Written by @PhillipW
For overseas visitors to the kiwi backcountry our hut system is the most visible aspect of the local tramping and hunting culture. Almost all of them are unlocked and are there to provide shelter for any genuine people who need to stay. But some of our huts are getting very well used indeed, sometimes too much. This is a guide to understanding and using them so as you will be a welcome guest.
There are about 900 or more huts, ranging from tiny 2 person ‘dogbox’ bivvies’ which you can only just sit up in, to massive 80 or more bunk facilities you will find on the Great Walk system. However most are modest 4 – 6 bunkers of a very basic – but well liked design – that date from the period when they were built by a government body for animal and pest control work. These are called “Forest Service Six Bunkers”. They may look plain, their beds are hard, their fireplace and bench utilitarian – but this does not mean they are ordinary to us.
Paying Hut fees - coming.
Others were originally built by local alpine, tramping or hunting clubs, who usually to this day continue to maintain them for the sheer love of it. And there are a scattering of even older huts built for all manner of purposes – to a diversity of sometimes quirky designs. Most are now legally administered by the Department of Conservation (DoC) who inherited ownership of them when all the various Parks, Forests and Reserves were brought together about 30 years ago.
Each hut has something of a story to tell about who built it and why. But they all have two things in common. There is a local community who treasure them and who works in partnership with DoC to manage them; and they are open for you to stay in as our guests. If you are in one of our huts on a cold, wet night we hope that you too experience something of the enveloping, embracing shelter from the storm which so endears these modest, humble places to us.
Away from the lodges on the Great Walks and a handful of other high use facilities – there is no booking system. You are expected to make welcome anyone else who arrives and share with them. Often you may have the hut all to yourselves, but it’s not unusual to find 20 or more people crammed into a six bunk hut. It’s a squeeze alright, but it is also an experience worth making the most of.
For a start all the bunks beds will top and toe. Then you can easily fit another 6 – 8 on the floor. If there is a porch – another group of 6 – 10 might fit out there on a not too wet night. Or after getting dry and cooking a meal, another group might camp out nearby for the night. This is why it’s a good idea to carry some form of lightweight shelter in the event the hut is a little too crowded that night.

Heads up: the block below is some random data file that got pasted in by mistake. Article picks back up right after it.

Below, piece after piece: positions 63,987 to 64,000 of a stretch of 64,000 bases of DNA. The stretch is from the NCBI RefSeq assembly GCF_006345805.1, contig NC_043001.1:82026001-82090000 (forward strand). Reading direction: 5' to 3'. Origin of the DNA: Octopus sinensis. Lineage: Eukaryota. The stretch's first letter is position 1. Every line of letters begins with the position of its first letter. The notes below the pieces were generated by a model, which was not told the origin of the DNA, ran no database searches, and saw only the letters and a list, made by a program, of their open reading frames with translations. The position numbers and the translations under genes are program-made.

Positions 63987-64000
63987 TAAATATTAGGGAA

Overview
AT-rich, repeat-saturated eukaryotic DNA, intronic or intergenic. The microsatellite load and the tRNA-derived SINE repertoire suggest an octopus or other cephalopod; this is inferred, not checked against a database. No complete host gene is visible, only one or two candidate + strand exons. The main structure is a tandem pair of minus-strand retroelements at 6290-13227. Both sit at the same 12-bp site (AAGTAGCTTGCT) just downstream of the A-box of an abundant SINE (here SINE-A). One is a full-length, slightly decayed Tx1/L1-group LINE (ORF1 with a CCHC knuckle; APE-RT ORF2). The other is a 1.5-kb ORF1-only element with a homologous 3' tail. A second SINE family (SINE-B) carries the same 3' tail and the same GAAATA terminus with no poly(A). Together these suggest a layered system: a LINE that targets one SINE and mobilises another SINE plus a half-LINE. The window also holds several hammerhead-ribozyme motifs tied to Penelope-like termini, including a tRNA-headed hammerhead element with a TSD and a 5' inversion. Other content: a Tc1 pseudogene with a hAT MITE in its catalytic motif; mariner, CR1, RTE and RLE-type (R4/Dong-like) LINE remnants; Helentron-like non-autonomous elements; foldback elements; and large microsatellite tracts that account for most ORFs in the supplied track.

The important rules are courtesy, respect and cooperation. Oh and it’s a good idea to have your Back Country Hut Pass ticket visible on the outside of your pack. It shows that you aren’t a freeloader – and the locals will appreciate you playing by the rules.
Making an entry into the Hut Book is part of the culture too. Apart from being very helpful to the Search and Rescue (SAR) people if they do need to come looking for you – the Hut Book is an important tramping tradition. Many people read back over the old entries, looking for mates, unusual weather or changes to the tracks and tales of epic misadventures.
In a busy hut you’ll want to be organised with your gear and cooking. There’s a lot going on in a small space and consideration for others will make you welcome. Don’t be shy of talking to people. There is every chance to strike up a warm and interesting conversation, play cards, stargaze, read a book, write up your journal or just lie there quietly people watching, enjoying a social moment most of us rarely experience in this modern world.
Keep wet boots and gear outside. Most kiwi trampers carry light pair of ‘hut sandals’ that are easy to slip on and off. Earplugs are a great idea, not only for the inevitable snorers, but the rustlings of tossers and turners, the midnight snackers and toilet trotters. Or the wind-driven rain rattling in the roof and crashing in the trees.
Toilets - almost every overnight shelter has one, they are not often the flush versions now being installed at lodges but even the most basic outhouse over a smelly hole is appreciated on a dark windy wet night. Bring your own toilet paper. Do clean the seat and surrounds when needed. Do NOT use for garbage disposal.
Rubbish - wrappers, bottles, paper, fuel containers, surplus food ... if you carried it in its your responsibility to carry it out. Leaving food of any sort behind, with any excuse, is almost always a way to feed the rats and mice. Paper and cardboard can sometimes be burnt, but do it yourself and deal with the inevitable melted plastic and scraps of aluminum by carrying them out.
Turning on your 10,000 Lumen, drop possums at 200m LED torch, in the middle of the night is considered very anti-social. Get one with a nice dim red setting that you can get to with one push on the switch.
Leaving is your last and best moment to respect the hut and give something back. Your hut wants to be clean and tidy – ready for the next group coming to visit. Put the hut book back in its place, clean up the bench and fireplace, sweep out the floor. Prop up the bunk mattresses to let air circulate around them. If you used up a lot of dry firewood it’s going to need replacing. It’s not the ‘wood fairies’ who do it! One last check for left behind oddments – secure the door behind you – and off.